The result is a long lasting resin with a harmonizing fragrance, traditionally used for prayer and particularly the Christmas period.

The Magickal Properties of Incense



The Magickal Properties of Incense

ACACIA:
Burned with sandelwood to stimulate the psychic powers.

AFRICAN VIOLET:
Burned for protection and to promote spirituality within the home.

ALLSPICE:
Burned to attract both good luck and money.

ALOES:
Burned to attract good fortune, love, spiritual vibrations, and strength.

ALTHEA:
Burned for protection and to stimulate the psychic powers.

ANISE SEEDS:
Burned as a meditation incense.

BASIL:
Burned to exorcise and protect against evil entities (such as demons and
unfriendly ghosts), and to attract fidelity, love, good luck, sympathy, and
wealth. This is also an excellent incense to use when preformiong love
divinations.

BAY:
Burned to facilitate the psychic powers, and to induce prophectic dream-visions.

BAYBERRY:
Burned mainly to attract money.

BENZOIN:
Burned for purification and to attract prosperity.

BISTORT:
Burned (often with frankinsense) as a powerful incense to aid divination.

BRACKEN:
Burned in outdoor fires to magickally produce rain.

CEDAR:
Burned for purification, to stimulate or strengthen the psychic powers, attract
love, prevent nightmares, and heal various ailments, including head colds.

CINNAMON:
Burned for protection and to attract money, stimulate or strengthen the psychic
powers, and aid in healing.

CITRON:
Bunred in rituals to aid healing and also to stregthen the psychic powers.

CLOVE:
Burned to dispel negativity, purify sacred and magickal spaces, attract money,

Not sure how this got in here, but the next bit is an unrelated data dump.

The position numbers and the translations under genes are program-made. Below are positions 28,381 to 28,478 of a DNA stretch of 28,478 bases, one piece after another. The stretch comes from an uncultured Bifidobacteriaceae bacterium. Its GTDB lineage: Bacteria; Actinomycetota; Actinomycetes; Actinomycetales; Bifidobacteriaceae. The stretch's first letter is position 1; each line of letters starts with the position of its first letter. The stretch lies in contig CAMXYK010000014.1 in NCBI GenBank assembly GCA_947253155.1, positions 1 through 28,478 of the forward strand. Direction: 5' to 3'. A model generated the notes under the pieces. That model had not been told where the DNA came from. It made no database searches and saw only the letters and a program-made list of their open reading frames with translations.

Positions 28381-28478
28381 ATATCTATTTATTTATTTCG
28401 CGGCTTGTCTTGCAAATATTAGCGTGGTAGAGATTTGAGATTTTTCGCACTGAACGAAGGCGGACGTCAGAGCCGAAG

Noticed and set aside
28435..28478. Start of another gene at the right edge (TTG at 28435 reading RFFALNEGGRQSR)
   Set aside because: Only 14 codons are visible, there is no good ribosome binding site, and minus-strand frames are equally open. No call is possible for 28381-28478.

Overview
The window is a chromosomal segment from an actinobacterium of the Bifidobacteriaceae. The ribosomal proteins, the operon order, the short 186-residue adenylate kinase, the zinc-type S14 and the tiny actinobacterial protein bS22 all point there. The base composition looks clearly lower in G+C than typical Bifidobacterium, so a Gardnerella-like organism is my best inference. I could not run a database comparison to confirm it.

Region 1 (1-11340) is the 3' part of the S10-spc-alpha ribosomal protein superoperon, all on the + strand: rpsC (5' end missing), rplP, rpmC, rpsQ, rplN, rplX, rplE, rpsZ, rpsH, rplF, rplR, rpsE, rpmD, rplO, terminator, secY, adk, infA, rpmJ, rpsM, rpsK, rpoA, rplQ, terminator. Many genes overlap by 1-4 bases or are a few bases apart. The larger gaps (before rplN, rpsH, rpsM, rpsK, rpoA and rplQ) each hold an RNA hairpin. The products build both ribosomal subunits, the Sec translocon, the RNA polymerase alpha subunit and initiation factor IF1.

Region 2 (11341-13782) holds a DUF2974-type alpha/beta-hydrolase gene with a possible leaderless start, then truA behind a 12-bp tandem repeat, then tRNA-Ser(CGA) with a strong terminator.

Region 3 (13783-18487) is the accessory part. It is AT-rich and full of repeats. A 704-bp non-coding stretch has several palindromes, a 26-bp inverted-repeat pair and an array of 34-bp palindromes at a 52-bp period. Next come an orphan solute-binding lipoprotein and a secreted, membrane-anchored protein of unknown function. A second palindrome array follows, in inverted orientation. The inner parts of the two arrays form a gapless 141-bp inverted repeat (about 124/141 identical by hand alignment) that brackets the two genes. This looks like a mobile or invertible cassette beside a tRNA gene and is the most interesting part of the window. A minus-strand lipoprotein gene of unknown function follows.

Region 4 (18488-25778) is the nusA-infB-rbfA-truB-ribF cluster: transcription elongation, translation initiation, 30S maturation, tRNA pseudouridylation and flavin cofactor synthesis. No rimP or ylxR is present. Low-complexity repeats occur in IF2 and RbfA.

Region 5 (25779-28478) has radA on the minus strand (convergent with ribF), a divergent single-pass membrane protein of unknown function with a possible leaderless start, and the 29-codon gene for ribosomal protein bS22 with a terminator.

and stop or prevent the spread of gossip.

COCONUT:
Burned for protection.

COPAL:
Burned for purification and to atract love.

DAMIANA:
Burned to facilitate psychic visions.

DITTANY OF CRETE:
Burned to conjure spirits and to aid in astral projection (especially when mixed
with equal parts of benzoin, sandelwood, and vanilla).

DRAGON'S BLOOD:
Burned to dispel negativity, exorcise evil supernatural entities, attract love,
and restore male potency. Many Witches also burn dragon's blood for protection
when spell casting and invoking. When added to other incenses, dragon's blood
makes their magickal powers all the stronger.

ELECAMPANE:
Burned to strengthen the clairvoyant powers and scrying (divination by gazing)
abilities.

FERN:
Burned in outdoor fires to magickally produce rain. Also used to exorcise evil
supernatural entities.

FRANKINCENSE:
Burned to dispel negativity, purify magickal spaces, protect against evil, aid
meditation, induce psychic visions, attract good luck, and honor Pagan deities.

FUMITORY:
Burned to exorcise demons, poltergeists, and evil supernatural entities.

GALANGAL:
Burned to break the curses cast by sorcerers.

GINSENG ROOT:
Burned to keep wicked spirits at bay, and for protection against all forms of
evil.

GOTU KOLA:
Burned to aid meditation.

HEATHER:
Burned to conjure beneficial spirits, and to magickally produce rain.

HIBISCUS FLOWERS:
Burned to attract love.